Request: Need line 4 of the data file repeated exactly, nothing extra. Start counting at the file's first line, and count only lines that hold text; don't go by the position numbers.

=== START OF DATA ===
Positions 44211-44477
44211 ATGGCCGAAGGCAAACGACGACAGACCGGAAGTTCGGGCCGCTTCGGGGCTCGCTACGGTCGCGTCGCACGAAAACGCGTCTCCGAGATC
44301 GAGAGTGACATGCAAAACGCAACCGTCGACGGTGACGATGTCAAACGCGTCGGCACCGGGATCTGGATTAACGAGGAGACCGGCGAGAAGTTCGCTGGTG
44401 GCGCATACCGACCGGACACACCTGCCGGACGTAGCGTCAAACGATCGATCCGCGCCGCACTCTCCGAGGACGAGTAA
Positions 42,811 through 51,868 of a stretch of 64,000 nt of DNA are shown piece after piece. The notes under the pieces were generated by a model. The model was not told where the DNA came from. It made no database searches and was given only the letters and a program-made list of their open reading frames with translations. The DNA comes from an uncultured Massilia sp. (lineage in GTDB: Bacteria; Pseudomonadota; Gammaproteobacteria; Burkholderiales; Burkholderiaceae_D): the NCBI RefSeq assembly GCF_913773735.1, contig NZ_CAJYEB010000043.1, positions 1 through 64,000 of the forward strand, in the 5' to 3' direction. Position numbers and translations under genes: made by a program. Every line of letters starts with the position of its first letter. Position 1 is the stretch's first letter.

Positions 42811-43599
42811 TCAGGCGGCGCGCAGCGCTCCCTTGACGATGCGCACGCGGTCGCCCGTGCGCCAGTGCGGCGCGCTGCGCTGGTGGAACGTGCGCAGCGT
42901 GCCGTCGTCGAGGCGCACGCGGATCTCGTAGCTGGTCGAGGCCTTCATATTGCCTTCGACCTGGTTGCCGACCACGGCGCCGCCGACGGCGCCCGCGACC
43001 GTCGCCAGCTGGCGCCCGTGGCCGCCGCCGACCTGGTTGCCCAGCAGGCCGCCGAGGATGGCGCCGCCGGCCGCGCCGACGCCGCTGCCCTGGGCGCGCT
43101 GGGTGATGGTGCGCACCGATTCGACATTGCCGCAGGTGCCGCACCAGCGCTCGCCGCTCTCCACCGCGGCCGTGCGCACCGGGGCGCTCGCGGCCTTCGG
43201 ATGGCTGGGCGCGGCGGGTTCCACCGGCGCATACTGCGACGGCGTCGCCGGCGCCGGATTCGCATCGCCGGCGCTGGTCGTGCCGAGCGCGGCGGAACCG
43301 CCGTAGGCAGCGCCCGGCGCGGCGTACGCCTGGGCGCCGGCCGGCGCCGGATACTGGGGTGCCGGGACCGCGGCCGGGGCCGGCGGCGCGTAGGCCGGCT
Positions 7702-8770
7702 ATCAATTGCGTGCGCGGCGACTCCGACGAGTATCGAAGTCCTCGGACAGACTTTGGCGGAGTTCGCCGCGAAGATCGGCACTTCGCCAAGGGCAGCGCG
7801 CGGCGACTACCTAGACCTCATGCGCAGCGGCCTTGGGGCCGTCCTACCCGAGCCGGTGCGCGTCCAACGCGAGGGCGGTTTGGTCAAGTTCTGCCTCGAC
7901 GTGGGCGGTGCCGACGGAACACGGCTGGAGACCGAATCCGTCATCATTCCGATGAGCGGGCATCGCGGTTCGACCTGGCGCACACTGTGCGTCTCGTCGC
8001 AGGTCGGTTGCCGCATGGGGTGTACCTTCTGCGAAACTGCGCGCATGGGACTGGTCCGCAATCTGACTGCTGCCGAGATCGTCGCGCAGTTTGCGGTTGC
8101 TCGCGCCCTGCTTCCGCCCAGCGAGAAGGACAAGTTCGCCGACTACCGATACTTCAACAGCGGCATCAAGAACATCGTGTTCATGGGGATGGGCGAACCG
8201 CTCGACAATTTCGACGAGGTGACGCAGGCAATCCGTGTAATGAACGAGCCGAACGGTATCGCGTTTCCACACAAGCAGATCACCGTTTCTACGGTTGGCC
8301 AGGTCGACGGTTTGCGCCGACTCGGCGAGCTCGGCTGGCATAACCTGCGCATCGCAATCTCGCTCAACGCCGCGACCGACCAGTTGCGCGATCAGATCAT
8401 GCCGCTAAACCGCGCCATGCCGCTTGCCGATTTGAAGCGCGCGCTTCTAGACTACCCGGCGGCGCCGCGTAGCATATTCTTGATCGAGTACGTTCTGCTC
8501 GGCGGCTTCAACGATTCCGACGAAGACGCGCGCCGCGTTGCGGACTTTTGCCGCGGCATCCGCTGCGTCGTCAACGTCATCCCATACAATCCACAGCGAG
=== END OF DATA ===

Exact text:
44401 GCGCATACCGACCGGACACACCTGCCGGACGTAGCGTCAAACGATCGATCCGCGCCGCACTCTCCGAGGACGAGTAA